As we move perilously closer each day to the immanent KEXP live broadcast invasion of Chicago this month I am reminded more often just what a vital music town and indeed music community Chicago is right now. I can’t think of another city of this scale (and I have lived in quite a few others) where the social structure surrounding live music is as large, interconnected and supportive as it is here. Maybe I just notice this more in the summer because everyone is so darn happy to be alive after making it through the wretched Chicago winter that their “juis de’ vis” compels them to be out every night either creating something artistic themselves or encouraging others in their efforts to do the same. It’s like everyone is thinking; “crap, I may only have four months to live before possibly freezing to death waiting for the late North Ave bus after work in November. I’d better make it count… lets drink some beers and listen to some tunes, I love you man!” I guess its also just easier to see who’s at your shows when it’s light longer and folks aren’t buried under the ten layers of clothes it takes to go anywhere during the rest of the year.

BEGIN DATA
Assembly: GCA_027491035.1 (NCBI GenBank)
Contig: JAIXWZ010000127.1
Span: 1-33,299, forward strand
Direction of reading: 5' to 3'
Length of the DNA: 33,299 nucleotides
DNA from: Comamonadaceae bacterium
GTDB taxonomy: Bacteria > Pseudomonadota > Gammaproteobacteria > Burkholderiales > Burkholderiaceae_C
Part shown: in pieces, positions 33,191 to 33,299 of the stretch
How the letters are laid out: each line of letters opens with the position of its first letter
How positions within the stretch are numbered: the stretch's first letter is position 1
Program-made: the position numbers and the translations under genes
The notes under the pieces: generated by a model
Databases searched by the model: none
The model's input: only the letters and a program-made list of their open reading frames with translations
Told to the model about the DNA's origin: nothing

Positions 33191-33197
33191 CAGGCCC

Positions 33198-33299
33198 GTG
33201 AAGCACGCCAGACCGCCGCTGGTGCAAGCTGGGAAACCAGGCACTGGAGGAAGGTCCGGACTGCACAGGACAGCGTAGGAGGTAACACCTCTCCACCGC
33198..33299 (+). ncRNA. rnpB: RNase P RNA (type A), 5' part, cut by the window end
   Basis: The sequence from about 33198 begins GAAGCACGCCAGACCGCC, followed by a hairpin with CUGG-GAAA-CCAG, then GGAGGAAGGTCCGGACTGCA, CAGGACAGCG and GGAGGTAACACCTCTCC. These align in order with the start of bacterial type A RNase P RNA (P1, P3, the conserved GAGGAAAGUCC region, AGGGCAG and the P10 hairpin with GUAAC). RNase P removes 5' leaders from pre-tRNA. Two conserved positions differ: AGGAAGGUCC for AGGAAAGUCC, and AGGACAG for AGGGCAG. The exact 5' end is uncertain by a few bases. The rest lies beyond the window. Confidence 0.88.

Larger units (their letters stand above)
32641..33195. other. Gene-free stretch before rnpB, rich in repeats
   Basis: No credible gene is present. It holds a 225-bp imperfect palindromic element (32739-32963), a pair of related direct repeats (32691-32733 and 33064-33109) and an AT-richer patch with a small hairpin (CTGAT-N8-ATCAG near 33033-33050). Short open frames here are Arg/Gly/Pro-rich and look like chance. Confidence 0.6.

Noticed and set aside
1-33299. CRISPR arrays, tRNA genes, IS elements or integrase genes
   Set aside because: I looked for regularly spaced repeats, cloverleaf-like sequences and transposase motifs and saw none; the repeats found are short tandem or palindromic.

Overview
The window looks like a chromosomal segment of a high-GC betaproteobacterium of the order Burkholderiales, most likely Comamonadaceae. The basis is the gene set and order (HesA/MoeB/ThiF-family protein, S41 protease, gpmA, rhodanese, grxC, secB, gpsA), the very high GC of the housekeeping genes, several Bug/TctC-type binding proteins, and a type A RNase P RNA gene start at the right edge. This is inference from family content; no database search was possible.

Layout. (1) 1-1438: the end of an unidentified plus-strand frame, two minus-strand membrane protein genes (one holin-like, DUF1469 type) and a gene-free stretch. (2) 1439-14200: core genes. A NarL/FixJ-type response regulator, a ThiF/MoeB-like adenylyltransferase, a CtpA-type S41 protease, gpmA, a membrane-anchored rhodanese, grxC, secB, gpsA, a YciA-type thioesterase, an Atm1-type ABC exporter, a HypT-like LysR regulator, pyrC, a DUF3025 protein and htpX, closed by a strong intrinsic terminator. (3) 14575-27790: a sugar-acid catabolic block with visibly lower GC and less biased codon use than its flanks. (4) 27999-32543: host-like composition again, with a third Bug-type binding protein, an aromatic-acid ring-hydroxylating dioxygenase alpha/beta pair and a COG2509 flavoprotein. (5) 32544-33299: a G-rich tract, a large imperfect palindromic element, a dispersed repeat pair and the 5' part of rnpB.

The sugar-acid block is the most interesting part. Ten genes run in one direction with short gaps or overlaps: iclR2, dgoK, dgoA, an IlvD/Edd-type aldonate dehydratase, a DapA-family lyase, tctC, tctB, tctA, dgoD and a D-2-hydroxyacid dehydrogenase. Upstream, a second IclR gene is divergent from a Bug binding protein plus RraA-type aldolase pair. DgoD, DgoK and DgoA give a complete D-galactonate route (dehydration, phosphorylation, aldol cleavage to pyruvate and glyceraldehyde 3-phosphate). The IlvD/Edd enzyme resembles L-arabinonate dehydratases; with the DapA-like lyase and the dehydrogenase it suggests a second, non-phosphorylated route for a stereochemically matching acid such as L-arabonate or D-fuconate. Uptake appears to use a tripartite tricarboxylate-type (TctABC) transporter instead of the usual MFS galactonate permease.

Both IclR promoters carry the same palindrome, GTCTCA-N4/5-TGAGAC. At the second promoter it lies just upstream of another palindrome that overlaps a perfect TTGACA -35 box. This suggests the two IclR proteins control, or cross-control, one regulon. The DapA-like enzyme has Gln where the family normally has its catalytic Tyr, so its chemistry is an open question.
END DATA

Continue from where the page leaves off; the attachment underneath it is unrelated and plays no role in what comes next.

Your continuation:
Last Thursday’s Equalizer sponsored by KEXP, The Chicago Reader and 312unes.com was such a damn music scene love fest that if it weren’t for the kick-you-in-the-teeth “rawk” of Sound on Sound and Ramova, the swift and punchy pop hooks of Vamplifier and the don’t-you-know-how-many-cool-other-bands-we’re-in?-(no?…oh, really? Darn…) sonic experiments of Website I would have sworn there must have been a bowl of dosed Kool-Aid around there somewhere. In a unique twist to KEXP’s monthly Chicago showcase, each of the bands last week represented a different one of Chicago’s more established alternative press/media outlets: The Chicago Reader, The Onion, Time Out Chicago, UR Chicago and Chicagoist.com all had an entry. I was expecting at least SOME serious shit talking and maybe even a knife fight or two to go down (is it really so much to ask for a little knife fighting?) but the darkroom pre-show BBQ one the back patio was like a hipster Melrose Place episode (the Christmas show where everyone gets along). To continue that metaphor, DJ Mikey Dance Panther was definitely Heather Locklear’s Amanda Woodward character. Anyway, ya know… everyone knew everyone, everybody was laughing, smiling and chatting like old friends (because they are), trading band war stories, hangin’ out, gorging on charred encased meat products, drinking cheap beer and talking about up coming shows blah, blah, blah. It really brought a tear of joy to my ever so tight pants. So, you’ve got the who’s who of not only Chicago’s alternative media community but also the local hipsterati who they write about each week all under one roof + beer + grilled meat, which by art school math apparently = unicorn. The preceding equation isn’t really germane to my point but it is an interesting fact.